EU, China to talk trade as tensions mount

–Virtual meeting replaces full summit with all European leaders cancelled due to coronavirus

BRUSSELS: EU leaders will hold video talks with Chinese President Xi Jinping on Monday hoping to make progress on trade and investment, even as tensions mount between Beijing and the west.

The virtual meeting between top Chinese officials and EU Council President Charles Michel, European Commission Chief Ursula von der Leyen and German Chancellor Angela Merkel, replaces a full summit with all 27 European leaders which had to be cancelled because of coronavirus.

China has said an investment deal already seven years in the making can be agreed by the end of the year, but EU officials warn significant obstacles remain and insist they will not agree to unfavourable terms simply to cut a deal.

“Even if there is a political objective to accelerate negotiations and conclude them by the end of the year, we will have this only if it is something worth having,” an EU official said.

Brussels says “significant progress” has been made in talks since a similar video summit in June, and officials hope to agree on a “roadmap” to get a deal done by the end of the year, but they also warn that Beijing needs to do more to improve market access for European companies.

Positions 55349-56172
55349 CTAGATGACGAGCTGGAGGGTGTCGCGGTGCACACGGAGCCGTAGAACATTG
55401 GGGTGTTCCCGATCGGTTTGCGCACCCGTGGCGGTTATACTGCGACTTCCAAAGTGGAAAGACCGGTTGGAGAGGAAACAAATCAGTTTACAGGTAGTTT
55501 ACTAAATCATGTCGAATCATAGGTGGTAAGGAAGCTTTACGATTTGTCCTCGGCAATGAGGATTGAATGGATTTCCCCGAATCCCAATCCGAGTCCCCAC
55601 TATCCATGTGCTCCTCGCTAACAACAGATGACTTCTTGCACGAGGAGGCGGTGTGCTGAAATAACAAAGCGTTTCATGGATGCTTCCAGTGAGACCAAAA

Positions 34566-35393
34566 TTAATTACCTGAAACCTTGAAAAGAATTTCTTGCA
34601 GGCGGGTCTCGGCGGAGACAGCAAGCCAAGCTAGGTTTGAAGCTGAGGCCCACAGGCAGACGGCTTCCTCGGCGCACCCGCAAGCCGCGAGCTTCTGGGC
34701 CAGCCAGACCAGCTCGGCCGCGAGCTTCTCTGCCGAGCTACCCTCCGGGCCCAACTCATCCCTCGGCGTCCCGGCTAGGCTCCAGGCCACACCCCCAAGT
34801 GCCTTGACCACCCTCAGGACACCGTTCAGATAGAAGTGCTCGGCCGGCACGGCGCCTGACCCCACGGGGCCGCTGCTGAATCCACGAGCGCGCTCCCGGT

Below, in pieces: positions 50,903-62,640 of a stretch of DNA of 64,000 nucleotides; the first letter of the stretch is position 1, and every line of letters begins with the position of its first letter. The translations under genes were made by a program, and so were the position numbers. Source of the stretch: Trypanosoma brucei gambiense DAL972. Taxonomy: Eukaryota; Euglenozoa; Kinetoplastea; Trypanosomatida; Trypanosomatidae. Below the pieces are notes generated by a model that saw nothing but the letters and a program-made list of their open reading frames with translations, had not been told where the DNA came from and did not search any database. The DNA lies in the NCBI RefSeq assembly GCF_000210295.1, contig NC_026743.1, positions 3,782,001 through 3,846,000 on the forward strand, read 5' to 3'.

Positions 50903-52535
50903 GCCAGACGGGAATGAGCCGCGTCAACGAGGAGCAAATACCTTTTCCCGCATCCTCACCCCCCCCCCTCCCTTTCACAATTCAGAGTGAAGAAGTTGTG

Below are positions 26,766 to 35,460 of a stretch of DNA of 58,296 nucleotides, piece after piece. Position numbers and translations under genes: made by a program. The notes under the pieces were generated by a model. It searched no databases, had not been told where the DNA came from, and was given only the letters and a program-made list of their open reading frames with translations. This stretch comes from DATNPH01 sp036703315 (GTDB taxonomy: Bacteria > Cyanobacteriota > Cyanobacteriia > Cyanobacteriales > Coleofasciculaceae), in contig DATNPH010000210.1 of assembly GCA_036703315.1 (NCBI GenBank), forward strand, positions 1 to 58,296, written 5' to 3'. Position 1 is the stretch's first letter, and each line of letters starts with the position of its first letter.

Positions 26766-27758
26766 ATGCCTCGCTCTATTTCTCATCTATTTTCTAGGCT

Brussels wants to reinforce respect for intellectual property, end obligations to transfer technology and see a reduction in subsidies for Chinese public enterprises.

No major breakthrough is expected on Monday but the EU side hopes to persuade Xi, China’s paramount leader, to give fresh political impetus to the talks — and to allow his negotiators more room to compromise.

The meeting comes as ties between China and the US deteriorate, with both sides locked in fierce recriminations over trade disputes, human rights and the origins of the coronavirus pandemic.

Washington and Beijing this week imposed reciprocal curbs on each other’s diplomats, after another tit-for-tat in July when the two governments ordered the closure of consulates in Houston and Chengdu.

Both sides have sought to enlist the EU in their spat, and during a visit to Brussels by US Secretary of State Mike Pompeo in June, the EU’s Diplomatic Chief Josep Borrell mooted talks to forge a common transatlantic front against China.

But little progress has been made on this initiative and broadly Brussels has preferred to forge a middle path, treating Beijing as both a potential partner and a “systemic rival”.

“The EU stands firm on its interests and values but also wants to cooperate with China,” a senior EU official said.



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